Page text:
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OpsLog - UP - 12/31/2010 PDF Print E-mail
Written by Administrator   
Saturday, 01 January 2011 10:43

Last session of the year, over at Docs. It was supposed to be a casual get together over hot dogs followed by a clean-n-stage, but Doc with his remarkable boyish enthusiasm had gotten everything ready beforehand. And so there we were, literally thrown into a session without a dispatcher, just running in look-ahead rules, casual fun.

Took the Sterling Turn out of North Platte (flipping industry waybills as I went). Lots of traffic on the line, people poking ahead to negotiate meets with each other. Strange moment - Doc dragooned my wife to run, so here she comes in control of the three-set of heavy pumpkins, running a careful downgrade. I blinked, nodded, then set her turnouts so she'd take the BNSF cutoff. After everything was lined, told her to check with Doc when she got to Holeridge ("right here, Dear") and off she went. The lady never ceases to amaze.

Brought the Turn home and took the Denver Turn up topside next, working the industries there. Must be the holidays, but the train was short so I could work the spurs without problem. Over the top of the waybills, watched my wife and a pal pull a neat rolling meet on the Denver mains while I held clear. Things were winding down, people drifting off home, but I wanted to finish the switching and get the train pointed in the right direction. Found myself with a newbie watching how I worked it, and also JB, who'd delivered her cut to North Platte and was done for the night. My switching ended up being an informal class with JB seeing her hubby's game and the newbie working the paperwork as we finished up at the bakery and arsenal.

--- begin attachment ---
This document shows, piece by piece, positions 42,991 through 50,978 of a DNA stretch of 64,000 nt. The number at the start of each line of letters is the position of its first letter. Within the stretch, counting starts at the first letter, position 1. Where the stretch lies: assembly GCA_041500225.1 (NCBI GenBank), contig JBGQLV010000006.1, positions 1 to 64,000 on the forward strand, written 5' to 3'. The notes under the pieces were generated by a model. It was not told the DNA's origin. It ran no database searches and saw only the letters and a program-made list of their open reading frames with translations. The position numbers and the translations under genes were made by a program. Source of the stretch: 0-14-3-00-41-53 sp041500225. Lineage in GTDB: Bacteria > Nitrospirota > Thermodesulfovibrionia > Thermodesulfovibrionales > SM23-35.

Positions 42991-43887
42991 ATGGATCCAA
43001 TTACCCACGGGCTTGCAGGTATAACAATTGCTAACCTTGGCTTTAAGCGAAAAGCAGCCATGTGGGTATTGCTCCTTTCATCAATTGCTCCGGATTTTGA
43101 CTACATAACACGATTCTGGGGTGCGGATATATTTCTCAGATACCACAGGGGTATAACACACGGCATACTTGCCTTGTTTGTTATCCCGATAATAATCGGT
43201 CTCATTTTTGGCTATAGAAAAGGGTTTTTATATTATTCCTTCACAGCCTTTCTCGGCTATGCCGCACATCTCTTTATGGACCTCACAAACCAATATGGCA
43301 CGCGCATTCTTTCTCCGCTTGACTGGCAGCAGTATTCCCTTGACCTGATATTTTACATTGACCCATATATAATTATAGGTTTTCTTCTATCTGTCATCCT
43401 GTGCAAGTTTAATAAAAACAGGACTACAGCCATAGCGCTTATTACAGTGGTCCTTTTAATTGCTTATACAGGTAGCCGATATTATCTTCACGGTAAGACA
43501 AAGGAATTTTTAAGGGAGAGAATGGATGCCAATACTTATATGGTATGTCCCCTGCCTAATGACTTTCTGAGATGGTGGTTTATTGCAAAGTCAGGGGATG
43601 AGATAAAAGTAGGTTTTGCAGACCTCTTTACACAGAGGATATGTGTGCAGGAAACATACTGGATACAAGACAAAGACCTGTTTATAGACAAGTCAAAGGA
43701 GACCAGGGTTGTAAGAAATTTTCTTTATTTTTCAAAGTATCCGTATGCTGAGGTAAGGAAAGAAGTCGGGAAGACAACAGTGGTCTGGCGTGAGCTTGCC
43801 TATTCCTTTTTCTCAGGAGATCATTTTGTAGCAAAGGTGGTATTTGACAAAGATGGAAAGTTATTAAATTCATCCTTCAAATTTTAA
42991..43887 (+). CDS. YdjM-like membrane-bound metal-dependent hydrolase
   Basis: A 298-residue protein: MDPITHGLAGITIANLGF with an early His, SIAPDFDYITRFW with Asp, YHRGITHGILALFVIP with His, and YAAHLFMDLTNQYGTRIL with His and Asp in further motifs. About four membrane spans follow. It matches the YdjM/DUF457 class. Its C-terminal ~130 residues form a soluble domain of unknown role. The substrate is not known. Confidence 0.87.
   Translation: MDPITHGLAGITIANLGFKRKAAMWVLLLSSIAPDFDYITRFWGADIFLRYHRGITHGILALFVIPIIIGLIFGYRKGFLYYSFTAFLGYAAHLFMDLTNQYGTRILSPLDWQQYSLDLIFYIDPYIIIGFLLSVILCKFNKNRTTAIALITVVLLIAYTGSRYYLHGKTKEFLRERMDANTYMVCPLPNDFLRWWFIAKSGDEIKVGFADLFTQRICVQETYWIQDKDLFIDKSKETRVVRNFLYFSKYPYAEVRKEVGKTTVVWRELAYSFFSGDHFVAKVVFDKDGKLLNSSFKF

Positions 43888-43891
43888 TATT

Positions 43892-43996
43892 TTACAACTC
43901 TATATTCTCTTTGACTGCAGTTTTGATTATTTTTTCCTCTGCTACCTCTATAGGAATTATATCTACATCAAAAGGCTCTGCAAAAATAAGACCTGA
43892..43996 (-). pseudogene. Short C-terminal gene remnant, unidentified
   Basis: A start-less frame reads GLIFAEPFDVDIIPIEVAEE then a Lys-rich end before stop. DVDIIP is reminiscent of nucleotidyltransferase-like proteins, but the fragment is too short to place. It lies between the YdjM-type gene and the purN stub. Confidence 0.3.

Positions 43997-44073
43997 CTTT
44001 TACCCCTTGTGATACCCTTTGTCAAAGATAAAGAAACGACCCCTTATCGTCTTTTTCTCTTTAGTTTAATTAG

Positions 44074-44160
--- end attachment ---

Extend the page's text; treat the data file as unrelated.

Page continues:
Sometimes, with all the timetables and fast clocks, I forget how much fun casual ops can be. I just enjoyed the simple effort of running trains and spotting cars.

I'm sure there is a life lesson in that somewhere. smiley

Last Updated on Saturday, 01 January 2011 10:58
Model Railroading vs MSTS PDF Print E-mail